To use a scanning mirror for laser display, the size of the mirror must be larger than that of the laser beam and the laser beam must be scanned linearly with analog operation to produce an undistorted image. To control a scanning mirror of such a large size, a large driving force is also required. As a method of satisfying such requirements for laser display, a 1500μm × 1200 μm silicon scanning mirror having vertical comb fingers has been designed, fabricated and characterized.
It is a vertically driven electrostatic actuator and an electrostatic force is generated by the interdigitated comb fingers. It is composed of two structures having vertical comb fingers. The upper structure is composed of a scanning mirror plate, two torsion bars, a supporting frame and vertical comb fingers (moving electrodes). The lower structure is composed of vertical comb fingers (fixed electrodes), a supporting frame and gold signal lines and pads on the Pyrex glass substrate.
The fabrication processes of a scanning mirror are mainly composed of three steps : fabrication of the upper structure, fabrication of the lower structure and assembly of the upper and lower structures. The vertical comb fingers of the upper and lower structures were fabricated by deep inductively coupled plasma reactive ion etching (ICPRIE). By flip chip bonding, the upper and lower structures having vertical comb fingers were assembled. In this assembling process, electroplated AuSn was used as an eutectic bonding material with a melting temperature of 278℃. To improve the reliability of the scanning mirror, a silicon-on-insulator (SOI) wafer was used and the uniform thickness of torsion bars was obtained by using a buried oxide layer as an etch stop.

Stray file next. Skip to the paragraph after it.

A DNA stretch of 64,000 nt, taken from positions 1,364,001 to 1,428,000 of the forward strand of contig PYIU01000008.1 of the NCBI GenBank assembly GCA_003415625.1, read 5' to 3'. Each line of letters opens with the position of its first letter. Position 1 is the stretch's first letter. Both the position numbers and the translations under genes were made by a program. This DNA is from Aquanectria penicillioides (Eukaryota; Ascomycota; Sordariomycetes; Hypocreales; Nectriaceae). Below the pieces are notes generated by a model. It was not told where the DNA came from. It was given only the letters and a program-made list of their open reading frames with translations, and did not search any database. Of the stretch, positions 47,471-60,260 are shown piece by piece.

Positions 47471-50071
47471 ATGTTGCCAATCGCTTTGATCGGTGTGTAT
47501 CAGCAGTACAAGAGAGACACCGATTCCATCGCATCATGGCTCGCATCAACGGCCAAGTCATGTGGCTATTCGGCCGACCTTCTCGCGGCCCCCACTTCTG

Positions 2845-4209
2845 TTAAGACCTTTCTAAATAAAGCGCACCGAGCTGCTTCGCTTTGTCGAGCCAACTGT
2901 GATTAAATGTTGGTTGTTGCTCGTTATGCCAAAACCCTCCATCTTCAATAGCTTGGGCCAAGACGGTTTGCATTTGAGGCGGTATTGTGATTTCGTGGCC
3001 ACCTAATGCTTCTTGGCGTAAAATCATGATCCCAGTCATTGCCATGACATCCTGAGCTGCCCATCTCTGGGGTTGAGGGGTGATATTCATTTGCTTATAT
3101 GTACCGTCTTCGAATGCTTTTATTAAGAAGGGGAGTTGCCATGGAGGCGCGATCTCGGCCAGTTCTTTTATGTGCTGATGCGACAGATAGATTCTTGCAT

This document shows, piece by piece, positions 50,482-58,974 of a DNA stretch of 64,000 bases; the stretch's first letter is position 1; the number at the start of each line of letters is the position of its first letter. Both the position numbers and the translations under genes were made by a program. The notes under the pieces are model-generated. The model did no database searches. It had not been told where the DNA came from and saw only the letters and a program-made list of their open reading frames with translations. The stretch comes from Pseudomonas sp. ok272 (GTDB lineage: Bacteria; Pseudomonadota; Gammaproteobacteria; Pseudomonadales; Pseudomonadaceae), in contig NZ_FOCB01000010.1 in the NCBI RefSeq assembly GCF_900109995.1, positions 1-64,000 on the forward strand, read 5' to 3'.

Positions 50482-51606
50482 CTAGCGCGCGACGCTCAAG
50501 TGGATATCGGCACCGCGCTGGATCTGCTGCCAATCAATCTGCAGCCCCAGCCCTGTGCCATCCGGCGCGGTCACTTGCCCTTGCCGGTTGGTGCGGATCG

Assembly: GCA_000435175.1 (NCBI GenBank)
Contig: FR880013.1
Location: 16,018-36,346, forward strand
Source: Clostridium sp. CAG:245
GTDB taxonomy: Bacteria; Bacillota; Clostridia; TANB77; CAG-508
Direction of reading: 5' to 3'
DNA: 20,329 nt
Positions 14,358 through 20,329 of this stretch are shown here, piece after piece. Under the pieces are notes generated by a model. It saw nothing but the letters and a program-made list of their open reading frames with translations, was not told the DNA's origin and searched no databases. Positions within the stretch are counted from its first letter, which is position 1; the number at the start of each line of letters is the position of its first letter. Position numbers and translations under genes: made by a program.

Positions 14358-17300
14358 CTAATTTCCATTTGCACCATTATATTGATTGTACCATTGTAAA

The open loop responses were measured using a laser doppler vibrometer (LDV) according to the input signal wave forms and the deflection angle was measured according to the control voltage with the dc bias voltages. As a result, the scanning mirror was controlled perfectly by the ramp wave form of 60 Hz with the duty cycle of 90 % and showed a very linear actuating performance. We obtained the resonant frequency of 1. 353 kHz, and the scan angle of 12° (optical) when driven by the 28 V ac control voltage of a 60 Hz sine wave with the 35 V dc bias voltages.
Using two scanning mirrors, a two-dimensional laser vector graphic video image, which was drawn from point to point, was obtained successfully. Vector image signals from the graphic board were applied to two scanning mirrors, and a SHG green laser was directly modulated to shape independent graphic images.
In conclusion, this scanning mirror can be used as a galvanometric vertical scanner to make the laser display system compact and effective.